• Quality of Ingredients: (3) Giving these a three was difficult, but since they at least weren’t made of broken glass and rusty nails, we felt obligated to throw in at least a few gratuity points. Let’s start with the chips, which, like the guac/salsa/chili/cheese/beans, provided more texture than flavor. Proper seasoning would have improved everything: the guac was overly lemony and needed a salty kick and the salsa was basically marinara sauce. The chili was a steaming pot of crazy. Though we didn’t mind the flavor (subtle, not a normal spicy, chili-ey, chili), we found no fewer than three things that didn’t belong:
    • A carrot: what is this, ShittySide?
    • White beans: yum, but wtf?
    • A spaetzle or two: was it an accident, a lone spaetzle careening into the nacho abyss, or was it a deliberate act by a chef desperate to infuse a little Deutschland into his dud? Whatever the reason, it weirded us out. Just when you think you’re biting into a hunk of melted cheese…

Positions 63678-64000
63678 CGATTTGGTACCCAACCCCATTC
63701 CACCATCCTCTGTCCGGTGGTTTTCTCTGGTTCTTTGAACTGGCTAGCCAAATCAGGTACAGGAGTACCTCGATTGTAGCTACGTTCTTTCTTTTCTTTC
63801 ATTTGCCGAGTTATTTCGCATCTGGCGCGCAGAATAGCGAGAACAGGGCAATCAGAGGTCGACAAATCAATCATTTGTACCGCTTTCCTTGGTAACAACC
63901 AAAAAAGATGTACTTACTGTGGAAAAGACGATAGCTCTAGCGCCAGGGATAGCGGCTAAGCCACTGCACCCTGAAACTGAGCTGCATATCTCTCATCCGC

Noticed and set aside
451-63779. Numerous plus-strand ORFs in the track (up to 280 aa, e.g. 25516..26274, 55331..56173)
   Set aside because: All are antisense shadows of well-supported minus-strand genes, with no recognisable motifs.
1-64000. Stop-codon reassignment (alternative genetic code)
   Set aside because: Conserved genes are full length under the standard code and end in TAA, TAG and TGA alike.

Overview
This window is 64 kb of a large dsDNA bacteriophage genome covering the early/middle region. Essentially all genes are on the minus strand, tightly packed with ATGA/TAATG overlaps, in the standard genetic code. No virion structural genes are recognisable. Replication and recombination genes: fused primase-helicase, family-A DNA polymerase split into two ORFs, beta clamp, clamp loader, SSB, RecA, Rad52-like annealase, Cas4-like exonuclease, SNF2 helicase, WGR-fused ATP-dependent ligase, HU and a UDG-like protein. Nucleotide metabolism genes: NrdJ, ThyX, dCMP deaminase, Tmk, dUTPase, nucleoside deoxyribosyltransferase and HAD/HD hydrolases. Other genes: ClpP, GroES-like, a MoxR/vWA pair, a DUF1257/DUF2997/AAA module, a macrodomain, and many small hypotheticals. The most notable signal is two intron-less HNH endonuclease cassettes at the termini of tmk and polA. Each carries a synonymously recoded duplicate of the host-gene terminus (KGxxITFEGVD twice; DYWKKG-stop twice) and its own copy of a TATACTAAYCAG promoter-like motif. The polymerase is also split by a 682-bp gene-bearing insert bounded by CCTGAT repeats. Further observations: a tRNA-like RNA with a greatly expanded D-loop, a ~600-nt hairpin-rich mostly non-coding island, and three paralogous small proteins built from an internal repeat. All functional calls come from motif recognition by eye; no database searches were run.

• Distribution of Toppings: (4.6) Not enough toppings–a mess of bad chips without a pillow of cheese to smother them. We’re thankful the guac and salsa was separated, as both were so terrible.
  • Price: (7) $10.25 for the whole sha-bang. We wondered if our Groupon usage on this particular evening could have affected our meal. Could it be that they took half off not only our bill, but also the quality of our food? We’ve read that businesses who use Groupons very rarely see the deals result in repeat customers. Our experience at Jacob Wirth leads us to believe that it isn’t the lack of a coupon that prevents people from returning–it’s in fact because the food is just not that good.
  • Overall: (18.6/40)

As a side note, the pretzels were fine. Here’s a picture of a grease stain:

The Cheesecake Factory: Everything cheesy, except for the chips

2 Oct